Just about every time you eat a fruit, vegetable or just something exciting that came from the earth, not was killed for you or by you, you have David Fairchild to thank. And no one even knows about him or at least not enough and I’m so glad there’s now this book to educate and finally give credit where credit’s due. For any discriminate palate, every vegetarian, anyone who likes or loves food, David Fairchild is The Man. Tirelessly traveling the globe and collecting fruits and vegetables (and t Just about every time you eat a fruit, vegetable or just something exciting that came from the earth, not was killed for you or by you, you have David Fairchild to thank. And no one even knows about him or at least not enough and I’m so glad there’s now this book to educate and finally give credit where credit’s due. For any discriminate palate, every vegetarian, anyone who likes or loves food, David Fairchild is The Man. Tirelessly traveling the globe and collecting fruits and vegetables (and these will actually be redefined for you by this book too) and plants to liven, broaden and expand America’s palate. He wasn’t the only one, but he was the initiator, the man with the idea and later a plan, who set it all in motion. Nowadays it wouldn’t work, of course, we’ve discovered much of what is out there to eat, did some food based math…how difficult is it to cultivate/how well will it be liked…and got a variety. But back in the day, late 19th/early 20th century, the market was begging for some diversity. Just like America was built on immigrants (the fact so often conveniently forgotten), American diets were built on and dramatically improved by delicious exports from all over the world. Otherwise it would just be meat and some local crops, how’s that for a fad diet? Nutrition and vitamin depleted blandness permeated kitchens and dining tables across the US and David Fairchild changed it. It’s pretty awesome to think about. Avocados, kale, citruses…so many tasty lovely things, most in fact except for his beloved mangosteen, have become such supermarket essentials it’s difficult to imagine life without them. But there are only here become at one point Fairchild has traveled to the land of their origin, tasted them and brought or shipped them back to the US to be cultivated. Again, awesome. Sure, he’s had some fortunate turns, wealthy improbably named benefactors, propitious marriage (to a daughter of Alexander Graham Bell no less, yes that phone guy), a dedicated protégé (Frank Meyer, more on him later), but what Fairchild was able to accomplish through sheer drive and willpower, the scale of his vision and the work he put into realizing it and his unwavering commitment are simply astounding. USA went through expansion, imperialism, international outreach and then, of course, snapped back into nationalism and xenophobia (like it does), but Fairchild always persevered in his belief that new and exciting things from other countries can only be good for the society. Sure it’s just food, but it’s a pretty poignant worldview for this day and age. What he’s done was quite heroic and I’m glad to have learned his story. Now Frank Meyer was a Dutchman who came to the US and picked up Fairchild’s outbound missions as the back stayed back in Washington to manage the operations. Oh and you know all those lovely cherry blossoms Washington D.C. is known for…Fairchild to thank and a great story. There was quite a serious battle of wills between Fairchild and a former childhood friend now formidable foe who protested further imports citing the dangers to existing crops. Food export and cultivation was a complicated process back in the day, but also a huge industry, consider the fact that almost 50% of the population were farmers comparing to only a few % today. Where Fairchild was devoted, Meyer was a fanatic, he traveled China extensively and (stunningly) a lot of it on foot and eventually the dangers (local war and crime), the privation, the disappointment in the world (this s around WWI) and (probably most crucially) the loneliness and isolation proved too much for him. That was probably the most emotionally devastating part of the book, reading about Meyer’s descent into depression and Fairchild unable to help, not unwilling, but through a difference of mentalities and restricted by the prevalent spirit of get up get going, unable to write the right things in his letters. Meyer is the man behind Meyer’s lemons. There is a joke here somewhere about lemons and lemonade, but none that would be in good taste. The man’s trajectory was a tragic one. Fairchild had more food collectors, but none like that. And eventually the need for it died out, the devastation of The Great War reduced the demand for exotic foods. It boggles the mind to consider the variety, though…once there were something like 409 varieties of tomato being cultivated in the US, now it’s about 79. Boggles the mind to consider that once there was a man who traveled the world trying new foods just to expand the range of what was known. A real explorer. So that’s the book, terrific, absorbing, meticulously researched (seriously about a quarter of it is just dedicated to bibliography and notes), incredibly informative and just very necessary. The version I read was a digital ARC from Dutton, which was challenging…for some reason (copyright paranoia?) all the ff,fi and fl are taken out of the text, imagine the fun, so ist oor is first floor and so on. Different publishers handle ARCs differently, most are perfectly readable, not sure why Dutton chooses to do this to their readers. Also (not sure if it’s because it’s an arc of what) no photos, nothing, just two paltry visual aids. That’s just sad, especially for a book so inclusive. But all that aside, I’m glad to have read it. And you should read it too, it’s only slightly longer than this review. If you did read this entire behemoth of a review though, here are some bon mots from the book to make it worth your while, delight and amuse.To botanist vegetable is any other edible part of the plant that doesn’t contain seeds.In 1893 US Supreme Court ruled tomatoes to be vegetables so they can collect the higher tariffs.4 major original citrus fruits are citrons, pomelos, mandarins and papedas.1893 World’s fair had 2 replicas of Liberty Bell, one made from rolled oats, one from oranges.The word avocado is a derivative of an Aztec word for testicle.Fun, right? The book has tons of these. Thanks Netgalley.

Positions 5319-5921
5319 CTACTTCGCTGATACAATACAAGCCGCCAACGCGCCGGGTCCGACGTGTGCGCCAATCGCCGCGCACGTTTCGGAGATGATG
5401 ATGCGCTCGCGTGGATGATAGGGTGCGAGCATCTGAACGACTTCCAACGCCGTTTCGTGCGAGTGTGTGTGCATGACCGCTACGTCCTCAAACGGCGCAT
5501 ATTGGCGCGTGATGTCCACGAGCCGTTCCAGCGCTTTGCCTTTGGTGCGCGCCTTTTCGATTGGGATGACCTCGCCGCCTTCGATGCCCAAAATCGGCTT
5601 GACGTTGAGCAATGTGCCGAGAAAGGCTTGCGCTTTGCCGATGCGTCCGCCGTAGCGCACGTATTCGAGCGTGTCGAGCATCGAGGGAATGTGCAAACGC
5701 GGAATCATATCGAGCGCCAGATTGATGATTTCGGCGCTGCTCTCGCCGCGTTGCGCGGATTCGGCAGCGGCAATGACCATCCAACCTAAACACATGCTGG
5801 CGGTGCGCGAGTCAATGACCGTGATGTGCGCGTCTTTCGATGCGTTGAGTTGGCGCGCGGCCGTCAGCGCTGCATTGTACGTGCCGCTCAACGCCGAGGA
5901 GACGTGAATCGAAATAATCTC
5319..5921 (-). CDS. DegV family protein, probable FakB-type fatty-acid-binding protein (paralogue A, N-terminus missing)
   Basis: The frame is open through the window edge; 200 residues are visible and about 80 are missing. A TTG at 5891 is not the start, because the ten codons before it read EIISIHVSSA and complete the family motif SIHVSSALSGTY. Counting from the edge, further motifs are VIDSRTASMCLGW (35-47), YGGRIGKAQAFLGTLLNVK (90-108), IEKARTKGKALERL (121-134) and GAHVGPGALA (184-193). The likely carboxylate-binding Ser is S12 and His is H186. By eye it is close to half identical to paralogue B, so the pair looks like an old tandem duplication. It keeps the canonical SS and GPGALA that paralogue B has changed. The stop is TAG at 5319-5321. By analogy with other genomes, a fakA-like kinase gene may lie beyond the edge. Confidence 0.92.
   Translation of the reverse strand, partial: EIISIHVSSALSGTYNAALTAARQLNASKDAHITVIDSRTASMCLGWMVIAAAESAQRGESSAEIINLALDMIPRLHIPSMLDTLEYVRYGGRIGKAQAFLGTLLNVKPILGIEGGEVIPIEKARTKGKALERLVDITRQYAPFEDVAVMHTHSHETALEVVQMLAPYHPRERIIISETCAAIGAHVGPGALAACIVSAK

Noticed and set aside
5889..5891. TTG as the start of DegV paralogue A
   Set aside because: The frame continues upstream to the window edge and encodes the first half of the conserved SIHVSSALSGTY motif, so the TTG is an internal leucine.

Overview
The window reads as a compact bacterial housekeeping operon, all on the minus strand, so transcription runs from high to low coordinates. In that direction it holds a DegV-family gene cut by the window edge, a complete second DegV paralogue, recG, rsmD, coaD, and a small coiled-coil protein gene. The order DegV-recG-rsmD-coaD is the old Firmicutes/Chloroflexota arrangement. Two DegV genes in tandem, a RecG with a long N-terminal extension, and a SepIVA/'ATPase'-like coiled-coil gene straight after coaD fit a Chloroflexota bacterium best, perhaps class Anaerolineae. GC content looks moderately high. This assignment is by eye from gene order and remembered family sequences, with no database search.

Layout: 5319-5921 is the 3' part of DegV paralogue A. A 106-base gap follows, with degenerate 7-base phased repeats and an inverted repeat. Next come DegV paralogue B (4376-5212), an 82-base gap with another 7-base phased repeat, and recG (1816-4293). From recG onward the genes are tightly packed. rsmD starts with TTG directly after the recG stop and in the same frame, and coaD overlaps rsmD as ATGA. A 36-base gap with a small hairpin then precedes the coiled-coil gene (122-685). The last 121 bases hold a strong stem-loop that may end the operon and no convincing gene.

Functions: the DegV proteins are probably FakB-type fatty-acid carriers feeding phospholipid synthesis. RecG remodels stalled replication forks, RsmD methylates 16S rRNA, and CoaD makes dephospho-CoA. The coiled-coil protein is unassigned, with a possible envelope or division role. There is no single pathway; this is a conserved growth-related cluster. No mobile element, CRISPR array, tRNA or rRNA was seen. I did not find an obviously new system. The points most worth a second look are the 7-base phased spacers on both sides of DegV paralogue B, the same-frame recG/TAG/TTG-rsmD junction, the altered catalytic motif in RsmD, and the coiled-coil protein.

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  • GONZA